August 29, 2011
Help Protect All Tigers Under the ESA
In 1900 there were estimated to be 100,000 wild tigers. Today, fewer than 4,000 remain. Sadly, there are more tigers in captivity in the United States than exist anywhere in the wild — where they belong. And many of the tigers in captivity can be sold, killed or in other ways exploited because of a loophole in the Endangered Species Act.
After much pressure, the U.S. Fish and Wildlife Service is proposing to close this loophole! Please take a minute today to tell the FWS that you support its proposal to rescind the "generic tiger exemption." The deadline for comments is Wednesday, Sept. 21.
Since its promulgation 13 years ago, the "generic tiger exemption" has left us in the dark. The majority of tiger dealers in the United States have had free reign to cruelly exploit their tigers with virtually no oversight, and it has been next to impossible to determine the fate of thousands of tigers kept in certain unaccredited breeding operations.
Tigers are considered "generic" largely because they often are inbred and cross-bred in order to generate cubs for photo opportunities. Once the cubs grow up and the breeding pairs grow older or too difficult to handle, the lack of a paper trail makes it far too easy for unscrupulous "owners" to abuse and kill these tigers and even sell their parts without detection. This further fuels the illegal trade in tiger products, one of the leading and most dire threats to wild tiger populations today.
Please commend FWS for its proposal to rescind the "generic tiger exemption" today. Feel free to use this sample language:
As a member of Born Free USA, I strongly support the U.S. Fish and Wildlife Service proposal to remove the "generic tiger exemption."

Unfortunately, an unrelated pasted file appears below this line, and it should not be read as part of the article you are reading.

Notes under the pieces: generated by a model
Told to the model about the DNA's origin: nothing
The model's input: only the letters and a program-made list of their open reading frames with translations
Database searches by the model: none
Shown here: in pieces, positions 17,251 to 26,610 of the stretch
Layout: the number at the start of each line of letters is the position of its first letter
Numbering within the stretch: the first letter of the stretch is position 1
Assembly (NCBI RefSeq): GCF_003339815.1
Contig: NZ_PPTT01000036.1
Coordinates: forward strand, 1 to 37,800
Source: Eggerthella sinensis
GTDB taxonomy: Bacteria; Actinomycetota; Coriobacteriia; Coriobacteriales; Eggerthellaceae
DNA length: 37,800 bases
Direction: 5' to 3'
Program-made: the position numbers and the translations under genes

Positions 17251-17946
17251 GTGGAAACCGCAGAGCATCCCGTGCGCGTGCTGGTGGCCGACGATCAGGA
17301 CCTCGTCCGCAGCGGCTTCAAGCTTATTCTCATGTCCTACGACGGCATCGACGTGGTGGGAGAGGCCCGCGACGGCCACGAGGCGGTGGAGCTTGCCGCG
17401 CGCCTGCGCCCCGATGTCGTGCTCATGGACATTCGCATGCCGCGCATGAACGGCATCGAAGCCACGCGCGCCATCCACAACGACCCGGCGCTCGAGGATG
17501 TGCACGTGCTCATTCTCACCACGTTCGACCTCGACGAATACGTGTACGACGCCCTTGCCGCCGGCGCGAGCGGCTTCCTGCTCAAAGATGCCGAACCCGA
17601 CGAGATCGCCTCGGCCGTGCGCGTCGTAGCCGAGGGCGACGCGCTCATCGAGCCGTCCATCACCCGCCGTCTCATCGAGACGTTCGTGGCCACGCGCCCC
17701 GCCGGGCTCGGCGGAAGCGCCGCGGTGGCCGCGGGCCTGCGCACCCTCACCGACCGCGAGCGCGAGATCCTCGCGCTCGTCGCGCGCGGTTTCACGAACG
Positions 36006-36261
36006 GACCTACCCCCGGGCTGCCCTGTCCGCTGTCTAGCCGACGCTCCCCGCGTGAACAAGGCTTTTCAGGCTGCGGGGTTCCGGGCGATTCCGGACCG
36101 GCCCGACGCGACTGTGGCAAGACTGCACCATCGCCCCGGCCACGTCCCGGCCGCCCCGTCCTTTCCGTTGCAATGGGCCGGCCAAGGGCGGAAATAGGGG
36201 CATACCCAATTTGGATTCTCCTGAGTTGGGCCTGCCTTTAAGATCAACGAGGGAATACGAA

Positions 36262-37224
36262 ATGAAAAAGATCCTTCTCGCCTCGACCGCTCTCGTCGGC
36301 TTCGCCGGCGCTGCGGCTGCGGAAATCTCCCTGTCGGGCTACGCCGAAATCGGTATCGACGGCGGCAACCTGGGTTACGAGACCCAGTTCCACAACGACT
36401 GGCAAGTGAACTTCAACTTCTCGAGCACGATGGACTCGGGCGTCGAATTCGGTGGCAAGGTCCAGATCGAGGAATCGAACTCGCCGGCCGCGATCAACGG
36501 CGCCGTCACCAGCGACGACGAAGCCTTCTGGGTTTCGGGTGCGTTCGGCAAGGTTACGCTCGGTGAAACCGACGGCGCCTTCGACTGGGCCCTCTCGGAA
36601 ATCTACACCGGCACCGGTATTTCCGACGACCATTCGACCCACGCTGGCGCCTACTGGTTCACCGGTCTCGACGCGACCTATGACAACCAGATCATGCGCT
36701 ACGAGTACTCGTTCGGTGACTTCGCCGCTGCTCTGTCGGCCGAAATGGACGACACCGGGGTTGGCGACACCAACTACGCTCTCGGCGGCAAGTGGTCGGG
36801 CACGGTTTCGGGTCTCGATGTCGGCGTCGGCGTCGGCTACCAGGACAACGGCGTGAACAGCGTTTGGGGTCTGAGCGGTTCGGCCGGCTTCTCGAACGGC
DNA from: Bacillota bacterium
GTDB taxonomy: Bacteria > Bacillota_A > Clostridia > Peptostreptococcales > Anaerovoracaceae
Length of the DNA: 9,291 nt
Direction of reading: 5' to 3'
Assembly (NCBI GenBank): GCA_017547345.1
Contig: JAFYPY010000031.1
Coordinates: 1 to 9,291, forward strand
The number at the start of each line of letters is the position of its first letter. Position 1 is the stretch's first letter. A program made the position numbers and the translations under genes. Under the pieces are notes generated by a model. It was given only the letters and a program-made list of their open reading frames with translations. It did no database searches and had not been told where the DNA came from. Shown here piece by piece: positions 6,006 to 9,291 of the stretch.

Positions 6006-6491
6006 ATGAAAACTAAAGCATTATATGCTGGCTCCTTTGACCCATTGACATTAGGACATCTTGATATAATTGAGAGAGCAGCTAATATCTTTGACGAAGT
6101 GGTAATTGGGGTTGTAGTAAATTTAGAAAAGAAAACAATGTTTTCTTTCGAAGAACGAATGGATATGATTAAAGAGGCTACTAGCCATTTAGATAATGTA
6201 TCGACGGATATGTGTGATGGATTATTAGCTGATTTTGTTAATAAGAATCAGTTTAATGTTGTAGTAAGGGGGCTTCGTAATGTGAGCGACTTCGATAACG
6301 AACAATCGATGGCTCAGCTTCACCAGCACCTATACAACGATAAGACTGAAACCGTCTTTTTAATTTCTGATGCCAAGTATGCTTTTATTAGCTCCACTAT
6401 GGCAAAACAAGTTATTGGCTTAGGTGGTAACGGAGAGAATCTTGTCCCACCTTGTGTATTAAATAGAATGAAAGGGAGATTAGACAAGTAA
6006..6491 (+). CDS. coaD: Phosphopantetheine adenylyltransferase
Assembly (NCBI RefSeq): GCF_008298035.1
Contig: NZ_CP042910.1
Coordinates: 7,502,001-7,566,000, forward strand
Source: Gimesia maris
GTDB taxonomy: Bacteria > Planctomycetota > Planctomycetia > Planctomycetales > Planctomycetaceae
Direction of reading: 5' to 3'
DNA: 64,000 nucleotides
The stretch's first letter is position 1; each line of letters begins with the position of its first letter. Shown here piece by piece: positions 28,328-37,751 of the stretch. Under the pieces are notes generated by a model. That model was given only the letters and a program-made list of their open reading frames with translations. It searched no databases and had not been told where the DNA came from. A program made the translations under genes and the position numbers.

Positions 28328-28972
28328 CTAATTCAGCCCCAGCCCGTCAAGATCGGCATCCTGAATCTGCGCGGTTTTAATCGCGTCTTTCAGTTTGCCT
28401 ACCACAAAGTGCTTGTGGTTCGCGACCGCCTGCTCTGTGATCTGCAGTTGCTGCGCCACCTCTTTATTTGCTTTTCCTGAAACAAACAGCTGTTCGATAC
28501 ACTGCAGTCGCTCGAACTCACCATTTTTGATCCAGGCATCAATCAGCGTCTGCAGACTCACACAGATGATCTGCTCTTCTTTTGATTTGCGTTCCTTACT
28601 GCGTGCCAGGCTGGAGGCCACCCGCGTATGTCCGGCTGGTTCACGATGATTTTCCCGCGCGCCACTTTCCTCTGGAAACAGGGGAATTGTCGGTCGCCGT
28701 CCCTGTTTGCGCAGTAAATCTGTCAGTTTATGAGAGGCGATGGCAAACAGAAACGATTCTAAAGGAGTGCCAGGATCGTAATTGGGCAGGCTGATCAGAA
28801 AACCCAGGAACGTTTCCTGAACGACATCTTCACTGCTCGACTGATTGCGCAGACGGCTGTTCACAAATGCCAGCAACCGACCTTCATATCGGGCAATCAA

By removing "generic" subspecies from the list of animals exempt from registration under the Captive-Bred Wildlife (CBW) regulations, USFWS will close a dangerous loophole that allows people to keep these tigers without even applying for a permit. This loophole has put thousands of captive-bred tigers in danger of being further exploited with virtually no oversight.
I am especially concerned that the "generic tiger exemption" makes it nearly impossible for law enforcement to regulate the number of tigers in the United States and prosecute ESA violations such as the illegal trade in tiger parts, one of the leading threats to wild tiger populations today. I strongly support this proposal as a strong step toward protecting the fewer than 4,000 tigers who exist in the wild, as well as the many more tigers held in captivity, today.
For the animals,
P.S. Born Free is on the ground in tiger range states such as India working to stop poaching, protect tiger habitat, and rescue tigers in need. Learn more through our partners in England.
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